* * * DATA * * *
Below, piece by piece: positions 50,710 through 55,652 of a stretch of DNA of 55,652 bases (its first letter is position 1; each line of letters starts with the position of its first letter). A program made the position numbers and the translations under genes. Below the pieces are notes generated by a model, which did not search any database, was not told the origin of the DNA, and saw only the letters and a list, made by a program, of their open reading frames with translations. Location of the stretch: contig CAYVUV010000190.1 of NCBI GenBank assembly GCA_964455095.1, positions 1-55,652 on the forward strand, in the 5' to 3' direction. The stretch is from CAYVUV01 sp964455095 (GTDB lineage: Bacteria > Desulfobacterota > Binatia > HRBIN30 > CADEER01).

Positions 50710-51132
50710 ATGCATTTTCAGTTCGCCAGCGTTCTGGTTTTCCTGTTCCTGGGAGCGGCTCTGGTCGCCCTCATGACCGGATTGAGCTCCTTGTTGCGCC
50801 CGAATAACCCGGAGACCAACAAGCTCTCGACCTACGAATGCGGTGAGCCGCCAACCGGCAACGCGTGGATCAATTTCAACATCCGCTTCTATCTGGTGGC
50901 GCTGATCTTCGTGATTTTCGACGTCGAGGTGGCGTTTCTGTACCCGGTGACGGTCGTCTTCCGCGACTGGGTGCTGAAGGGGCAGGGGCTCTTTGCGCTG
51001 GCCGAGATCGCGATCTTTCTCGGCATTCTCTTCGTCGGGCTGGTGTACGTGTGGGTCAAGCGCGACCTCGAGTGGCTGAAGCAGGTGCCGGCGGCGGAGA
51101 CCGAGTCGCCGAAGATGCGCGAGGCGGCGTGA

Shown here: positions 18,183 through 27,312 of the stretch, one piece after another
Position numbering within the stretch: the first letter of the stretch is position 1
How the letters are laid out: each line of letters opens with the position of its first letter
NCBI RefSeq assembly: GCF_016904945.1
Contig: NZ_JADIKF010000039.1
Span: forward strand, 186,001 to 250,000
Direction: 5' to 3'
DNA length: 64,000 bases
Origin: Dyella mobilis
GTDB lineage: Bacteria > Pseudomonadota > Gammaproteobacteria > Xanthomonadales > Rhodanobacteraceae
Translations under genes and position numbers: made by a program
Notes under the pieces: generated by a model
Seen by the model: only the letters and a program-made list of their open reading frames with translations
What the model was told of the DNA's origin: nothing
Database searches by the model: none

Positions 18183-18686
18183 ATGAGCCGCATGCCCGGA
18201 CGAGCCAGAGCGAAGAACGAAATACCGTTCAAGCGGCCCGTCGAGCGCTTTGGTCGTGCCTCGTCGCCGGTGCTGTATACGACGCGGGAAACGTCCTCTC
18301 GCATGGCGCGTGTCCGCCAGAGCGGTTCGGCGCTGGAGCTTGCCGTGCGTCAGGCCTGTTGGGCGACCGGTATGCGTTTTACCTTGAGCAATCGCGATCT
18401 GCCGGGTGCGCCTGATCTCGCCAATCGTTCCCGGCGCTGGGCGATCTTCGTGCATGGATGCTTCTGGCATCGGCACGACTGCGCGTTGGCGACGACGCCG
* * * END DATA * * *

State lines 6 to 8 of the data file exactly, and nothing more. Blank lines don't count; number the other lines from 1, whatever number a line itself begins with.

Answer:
51001 GCCGAGATCGCGATCTTTCTCGGCATTCTCTTCGTCGGGCTGGTGTACGTGTGGGTCAAGCGCGACCTCGAGTGGCTGAAGCAGGTGCCGGCGGCGGAGA
51101 CCGAGTCGCCGAAGATGCGCGAGGCGGCGTGA

Shown here: positions 18,183 through 27,312 of the stretch, one piece after another